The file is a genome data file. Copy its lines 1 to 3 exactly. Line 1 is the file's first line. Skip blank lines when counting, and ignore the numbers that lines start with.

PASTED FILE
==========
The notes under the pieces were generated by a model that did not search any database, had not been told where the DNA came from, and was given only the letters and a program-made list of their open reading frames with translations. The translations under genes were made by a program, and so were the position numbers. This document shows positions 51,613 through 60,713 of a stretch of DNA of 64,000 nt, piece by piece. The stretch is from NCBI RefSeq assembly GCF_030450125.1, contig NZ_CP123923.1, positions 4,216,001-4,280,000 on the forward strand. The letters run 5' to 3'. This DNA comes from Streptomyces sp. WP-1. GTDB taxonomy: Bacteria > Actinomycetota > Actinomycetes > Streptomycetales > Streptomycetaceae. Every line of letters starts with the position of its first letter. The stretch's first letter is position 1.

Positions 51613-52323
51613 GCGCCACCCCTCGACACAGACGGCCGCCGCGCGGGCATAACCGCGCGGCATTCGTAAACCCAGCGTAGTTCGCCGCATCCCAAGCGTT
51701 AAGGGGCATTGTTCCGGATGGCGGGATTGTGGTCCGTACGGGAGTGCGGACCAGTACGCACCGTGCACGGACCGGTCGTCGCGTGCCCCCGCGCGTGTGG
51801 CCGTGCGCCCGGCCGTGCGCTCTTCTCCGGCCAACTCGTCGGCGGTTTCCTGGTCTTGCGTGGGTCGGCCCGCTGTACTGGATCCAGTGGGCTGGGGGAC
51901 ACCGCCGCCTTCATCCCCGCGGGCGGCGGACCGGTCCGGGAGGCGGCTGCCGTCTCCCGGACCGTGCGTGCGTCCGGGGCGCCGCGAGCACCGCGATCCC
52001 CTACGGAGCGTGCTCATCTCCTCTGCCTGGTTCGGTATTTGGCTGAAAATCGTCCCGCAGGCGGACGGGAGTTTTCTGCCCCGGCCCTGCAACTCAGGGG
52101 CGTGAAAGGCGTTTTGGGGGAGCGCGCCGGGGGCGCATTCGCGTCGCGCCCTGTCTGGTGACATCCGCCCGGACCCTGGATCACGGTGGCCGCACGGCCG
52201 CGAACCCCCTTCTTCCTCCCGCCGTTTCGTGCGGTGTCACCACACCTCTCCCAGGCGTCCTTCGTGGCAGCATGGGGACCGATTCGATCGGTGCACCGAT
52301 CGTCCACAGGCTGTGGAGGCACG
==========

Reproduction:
The notes under the pieces were generated by a model that did not search any database, had not been told where the DNA came from, and was given only the letters and a program-made list of their open reading frames with translations. The translations under genes were made by a program, and so were the position numbers. This document shows positions 51,613 through 60,713 of a stretch of DNA of 64,000 nt, piece by piece. The stretch is from NCBI RefSeq assembly GCF_030450125.1, contig NZ_CP123923.1, positions 4,216,001-4,280,000 on the forward strand. The letters run 5' to 3'. This DNA comes from Streptomyces sp. WP-1. GTDB taxonomy: Bacteria > Actinomycetota > Actinomycetes > Streptomycetales > Streptomycetaceae. Every line of letters starts with the position of its first letter. The stretch's first letter is position 1.

Positions 51613-52323
51613 GCGCCACCCCTCGACACAGACGGCCGCCGCGCGGGCATAACCGCGCGGCATTCGTAAACCCAGCGTAGTTCGCCGCATCCCAAGCGTT